"Columbia" is once again bound for the District of Columbia.
The spacecraft, which half a century ago flew on the first mission to land humans on the moon, is returning to its home at the National Air and Space Museum in Washington, DC after completing a two-year, five-city tour as the centerpiece of the Smithsonian's "Destination Moon: The Apollo 11 Mission" traveling exhibition.
But first, Columbia has one more destination to visit.
"After two years touring the nation as part of a traveling exhibition, the Apollo 11 command module Columbia will return home this March," the National Air and Space Museum announced on its website. "The spacecraft will be on view at the Steven F. Udvar-Hazy Center in Chantilly, Virginia, for approximately one year until it is taken off display to be prepared for installation in the upcoming 'Destination Moon' exhibition at the museum in DC."
The gumdrop-shape spacecraft and the more than 20 related artifacts that accompanied it on the "Destination Moon: The Apollo 11 Mission" tour finished its fifth and final run on Monday (Feb. 17) at the Cincinnati Museum Center in Ohio. Organized by the Smithsonian Institution Traveling Exhibition Service (SITES), "Destination Moon" allowed the capsule to remain on public display through the 50th anniversary of its mission while the Air and Space Museum's building on the National Mall underwent a multi-year, still-ongoing renovation.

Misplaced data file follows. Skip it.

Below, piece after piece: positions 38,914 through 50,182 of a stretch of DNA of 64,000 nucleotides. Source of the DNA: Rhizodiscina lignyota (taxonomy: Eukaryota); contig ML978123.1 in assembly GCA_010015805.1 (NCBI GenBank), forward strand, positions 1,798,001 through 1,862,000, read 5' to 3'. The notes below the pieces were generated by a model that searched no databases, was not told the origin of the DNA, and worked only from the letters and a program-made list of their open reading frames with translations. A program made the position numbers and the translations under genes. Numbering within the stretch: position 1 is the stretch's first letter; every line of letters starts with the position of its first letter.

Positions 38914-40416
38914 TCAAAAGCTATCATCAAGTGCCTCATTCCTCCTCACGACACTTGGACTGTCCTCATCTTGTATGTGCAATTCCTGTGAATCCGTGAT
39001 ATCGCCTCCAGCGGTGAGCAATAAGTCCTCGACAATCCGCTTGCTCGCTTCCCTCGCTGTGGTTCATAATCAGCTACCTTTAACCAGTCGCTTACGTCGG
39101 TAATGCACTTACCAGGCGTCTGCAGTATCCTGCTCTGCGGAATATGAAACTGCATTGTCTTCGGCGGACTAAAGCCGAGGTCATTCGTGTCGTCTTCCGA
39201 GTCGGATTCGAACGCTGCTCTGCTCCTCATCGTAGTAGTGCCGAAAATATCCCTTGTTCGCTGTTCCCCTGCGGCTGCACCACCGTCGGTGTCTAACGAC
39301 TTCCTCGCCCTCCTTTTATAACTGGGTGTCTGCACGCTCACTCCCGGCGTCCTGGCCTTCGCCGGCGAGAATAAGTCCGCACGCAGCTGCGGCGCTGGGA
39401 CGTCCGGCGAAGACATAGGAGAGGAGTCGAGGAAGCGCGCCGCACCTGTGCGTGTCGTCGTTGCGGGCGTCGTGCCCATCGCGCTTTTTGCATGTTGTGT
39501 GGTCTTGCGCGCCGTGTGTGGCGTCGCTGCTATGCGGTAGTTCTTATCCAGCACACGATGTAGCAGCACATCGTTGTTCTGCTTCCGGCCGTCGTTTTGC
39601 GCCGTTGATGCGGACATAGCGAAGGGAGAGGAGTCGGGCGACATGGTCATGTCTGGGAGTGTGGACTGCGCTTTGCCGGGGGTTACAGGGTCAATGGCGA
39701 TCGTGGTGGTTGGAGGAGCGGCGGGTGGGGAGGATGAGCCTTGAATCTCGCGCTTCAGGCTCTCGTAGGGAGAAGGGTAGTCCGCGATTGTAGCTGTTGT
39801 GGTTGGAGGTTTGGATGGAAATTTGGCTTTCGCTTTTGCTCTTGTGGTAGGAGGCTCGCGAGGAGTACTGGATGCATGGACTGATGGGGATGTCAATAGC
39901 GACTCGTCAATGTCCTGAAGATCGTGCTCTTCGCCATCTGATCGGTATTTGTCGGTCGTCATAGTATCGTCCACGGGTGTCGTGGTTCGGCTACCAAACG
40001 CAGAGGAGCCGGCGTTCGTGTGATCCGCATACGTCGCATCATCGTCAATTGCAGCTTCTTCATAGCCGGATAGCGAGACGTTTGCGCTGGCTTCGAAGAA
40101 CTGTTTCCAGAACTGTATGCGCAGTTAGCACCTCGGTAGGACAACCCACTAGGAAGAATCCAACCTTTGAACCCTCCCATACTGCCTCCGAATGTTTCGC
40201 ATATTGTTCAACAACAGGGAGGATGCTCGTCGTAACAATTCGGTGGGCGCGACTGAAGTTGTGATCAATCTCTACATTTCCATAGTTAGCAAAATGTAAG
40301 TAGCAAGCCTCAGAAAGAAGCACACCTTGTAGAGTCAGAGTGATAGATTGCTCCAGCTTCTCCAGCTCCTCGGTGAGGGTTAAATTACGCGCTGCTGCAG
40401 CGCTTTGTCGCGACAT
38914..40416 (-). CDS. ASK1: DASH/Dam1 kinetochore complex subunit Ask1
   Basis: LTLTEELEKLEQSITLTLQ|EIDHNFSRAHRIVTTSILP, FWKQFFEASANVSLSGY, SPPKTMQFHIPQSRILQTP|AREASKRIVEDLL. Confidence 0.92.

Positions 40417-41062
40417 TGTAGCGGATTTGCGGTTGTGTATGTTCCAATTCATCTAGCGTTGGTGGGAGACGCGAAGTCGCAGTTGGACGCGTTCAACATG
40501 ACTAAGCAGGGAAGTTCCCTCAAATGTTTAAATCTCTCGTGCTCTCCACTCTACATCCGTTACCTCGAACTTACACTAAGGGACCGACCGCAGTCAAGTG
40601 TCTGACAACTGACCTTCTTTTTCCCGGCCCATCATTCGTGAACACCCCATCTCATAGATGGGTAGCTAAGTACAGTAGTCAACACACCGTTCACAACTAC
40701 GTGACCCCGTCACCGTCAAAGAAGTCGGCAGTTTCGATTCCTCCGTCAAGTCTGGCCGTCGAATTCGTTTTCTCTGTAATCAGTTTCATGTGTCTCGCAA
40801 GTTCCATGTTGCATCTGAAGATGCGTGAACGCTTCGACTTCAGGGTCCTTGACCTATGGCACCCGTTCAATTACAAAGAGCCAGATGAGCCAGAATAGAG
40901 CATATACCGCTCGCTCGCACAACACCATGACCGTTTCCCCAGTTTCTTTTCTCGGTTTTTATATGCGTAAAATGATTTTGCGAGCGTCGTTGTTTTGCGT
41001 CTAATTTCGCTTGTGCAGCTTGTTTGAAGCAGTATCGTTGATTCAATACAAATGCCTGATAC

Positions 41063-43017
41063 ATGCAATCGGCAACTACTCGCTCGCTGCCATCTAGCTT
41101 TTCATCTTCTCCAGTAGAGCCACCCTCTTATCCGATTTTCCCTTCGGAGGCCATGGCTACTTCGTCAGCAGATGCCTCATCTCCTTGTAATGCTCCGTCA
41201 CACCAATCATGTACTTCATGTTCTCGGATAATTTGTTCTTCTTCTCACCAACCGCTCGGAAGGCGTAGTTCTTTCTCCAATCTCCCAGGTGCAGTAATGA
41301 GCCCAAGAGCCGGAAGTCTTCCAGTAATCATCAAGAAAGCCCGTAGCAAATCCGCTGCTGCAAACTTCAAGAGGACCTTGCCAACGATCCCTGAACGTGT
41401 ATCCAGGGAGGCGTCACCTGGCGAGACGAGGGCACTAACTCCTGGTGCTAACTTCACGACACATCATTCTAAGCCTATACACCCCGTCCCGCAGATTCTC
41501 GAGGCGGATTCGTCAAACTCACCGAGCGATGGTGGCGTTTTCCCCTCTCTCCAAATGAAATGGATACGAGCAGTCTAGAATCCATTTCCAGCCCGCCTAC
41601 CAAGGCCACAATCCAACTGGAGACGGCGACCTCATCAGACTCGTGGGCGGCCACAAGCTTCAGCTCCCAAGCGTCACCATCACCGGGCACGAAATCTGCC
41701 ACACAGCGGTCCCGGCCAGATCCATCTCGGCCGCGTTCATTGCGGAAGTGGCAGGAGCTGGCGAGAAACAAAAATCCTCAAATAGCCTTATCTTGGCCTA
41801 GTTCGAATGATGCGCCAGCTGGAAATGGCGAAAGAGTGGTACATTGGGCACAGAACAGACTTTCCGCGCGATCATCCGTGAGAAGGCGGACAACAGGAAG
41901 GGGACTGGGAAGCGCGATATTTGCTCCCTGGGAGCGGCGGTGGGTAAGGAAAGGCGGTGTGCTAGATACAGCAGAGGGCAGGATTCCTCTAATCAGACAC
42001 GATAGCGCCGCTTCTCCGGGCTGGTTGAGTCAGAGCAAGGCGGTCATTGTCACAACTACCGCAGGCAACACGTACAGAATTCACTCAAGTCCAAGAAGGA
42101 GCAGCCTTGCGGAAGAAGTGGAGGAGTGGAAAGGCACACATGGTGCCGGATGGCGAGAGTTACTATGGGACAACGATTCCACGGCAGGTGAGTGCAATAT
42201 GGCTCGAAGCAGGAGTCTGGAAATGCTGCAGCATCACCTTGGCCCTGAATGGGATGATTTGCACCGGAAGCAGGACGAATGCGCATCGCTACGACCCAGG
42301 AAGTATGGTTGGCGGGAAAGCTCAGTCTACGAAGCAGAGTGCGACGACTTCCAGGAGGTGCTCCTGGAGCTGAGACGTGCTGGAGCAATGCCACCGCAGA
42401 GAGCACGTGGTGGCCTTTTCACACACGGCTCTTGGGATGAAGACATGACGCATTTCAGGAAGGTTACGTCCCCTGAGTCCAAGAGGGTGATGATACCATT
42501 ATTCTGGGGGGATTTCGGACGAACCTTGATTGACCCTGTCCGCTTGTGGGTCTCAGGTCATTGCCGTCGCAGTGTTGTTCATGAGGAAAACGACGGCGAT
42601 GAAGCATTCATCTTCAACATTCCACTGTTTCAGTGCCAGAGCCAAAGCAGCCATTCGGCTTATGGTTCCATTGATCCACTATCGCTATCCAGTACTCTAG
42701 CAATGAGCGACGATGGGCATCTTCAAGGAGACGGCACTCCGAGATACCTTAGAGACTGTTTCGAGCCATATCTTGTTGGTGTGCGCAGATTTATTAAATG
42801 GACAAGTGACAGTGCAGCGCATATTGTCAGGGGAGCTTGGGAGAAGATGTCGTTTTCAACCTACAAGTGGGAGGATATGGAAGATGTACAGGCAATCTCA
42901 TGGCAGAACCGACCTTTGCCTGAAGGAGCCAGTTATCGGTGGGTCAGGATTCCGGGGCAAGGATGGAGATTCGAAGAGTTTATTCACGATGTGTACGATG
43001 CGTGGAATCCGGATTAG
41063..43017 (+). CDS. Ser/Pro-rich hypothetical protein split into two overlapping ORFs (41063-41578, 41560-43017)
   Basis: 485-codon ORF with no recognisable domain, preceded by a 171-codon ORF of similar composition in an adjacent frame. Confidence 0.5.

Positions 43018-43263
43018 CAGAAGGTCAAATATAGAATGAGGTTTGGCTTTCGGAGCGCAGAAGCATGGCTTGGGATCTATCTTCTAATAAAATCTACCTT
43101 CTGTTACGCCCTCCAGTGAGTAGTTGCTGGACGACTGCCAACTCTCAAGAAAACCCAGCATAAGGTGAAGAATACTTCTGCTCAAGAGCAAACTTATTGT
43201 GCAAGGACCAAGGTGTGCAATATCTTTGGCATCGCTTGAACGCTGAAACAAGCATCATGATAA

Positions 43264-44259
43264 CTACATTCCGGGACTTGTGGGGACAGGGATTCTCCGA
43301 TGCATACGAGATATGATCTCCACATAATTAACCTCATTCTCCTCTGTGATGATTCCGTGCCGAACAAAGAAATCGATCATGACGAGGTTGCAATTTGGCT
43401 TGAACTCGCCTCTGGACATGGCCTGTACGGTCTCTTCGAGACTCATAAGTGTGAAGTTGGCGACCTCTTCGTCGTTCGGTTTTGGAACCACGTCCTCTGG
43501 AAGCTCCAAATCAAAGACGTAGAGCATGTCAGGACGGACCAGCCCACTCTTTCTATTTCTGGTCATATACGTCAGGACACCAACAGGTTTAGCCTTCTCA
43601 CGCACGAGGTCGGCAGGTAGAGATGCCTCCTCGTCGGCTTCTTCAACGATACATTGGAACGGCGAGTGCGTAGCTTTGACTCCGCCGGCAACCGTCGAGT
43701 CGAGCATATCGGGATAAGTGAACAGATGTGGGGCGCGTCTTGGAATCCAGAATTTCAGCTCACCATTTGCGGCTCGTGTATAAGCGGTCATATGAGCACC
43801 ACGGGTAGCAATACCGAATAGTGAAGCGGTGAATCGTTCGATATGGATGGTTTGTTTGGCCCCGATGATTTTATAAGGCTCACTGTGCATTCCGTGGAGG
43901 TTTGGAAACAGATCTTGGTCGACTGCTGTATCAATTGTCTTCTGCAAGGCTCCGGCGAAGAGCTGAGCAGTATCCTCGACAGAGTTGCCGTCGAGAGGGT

"The end of the 'Destination Moon' tour is bittersweet," said Kathrin Halpern, SITES project director, in a statement provided to collectSPACE. "We began with the concept of looking back to celebrate the 50th anniversary of the moon landing, but also looking forward to the future. We wanted to frame the historical context, share engaging stories and highlight the tremendous efforts of hundreds of thousands of people around the country who came together to achieve this monumental goal."
"We hope we have inspired visitors to dream and strive for their own moonshots, whatever they may be," Halpern said. "It has been an honor to work on this exhibition with so many talented and passionate individuals — a cast of hundreds — all around the country."
From centerpiece to showcase
Beginning on March 3, Columbia will be on view just outside the entrance to the James S. McDonnell Space Hangar at the Steven F. Udvar-Hazy Center. The capsule, which carried astronauts Neil Armstrong, Buzz Aldrin and Michael Collins to the moon and back, will temporarily take the place of a Loon missile located behind the display of a Lockheed SR-71A "Blackbird" reconnaissance aircraft.
The command module will be displayed in the same configuration as it appeared at the center of the "Destination Moon" traveling exhibition, sitting atop a modified transport ring with a fence, rather than a case, protecting it from public contact. This will be the last opportunity to see the capsule out in the open.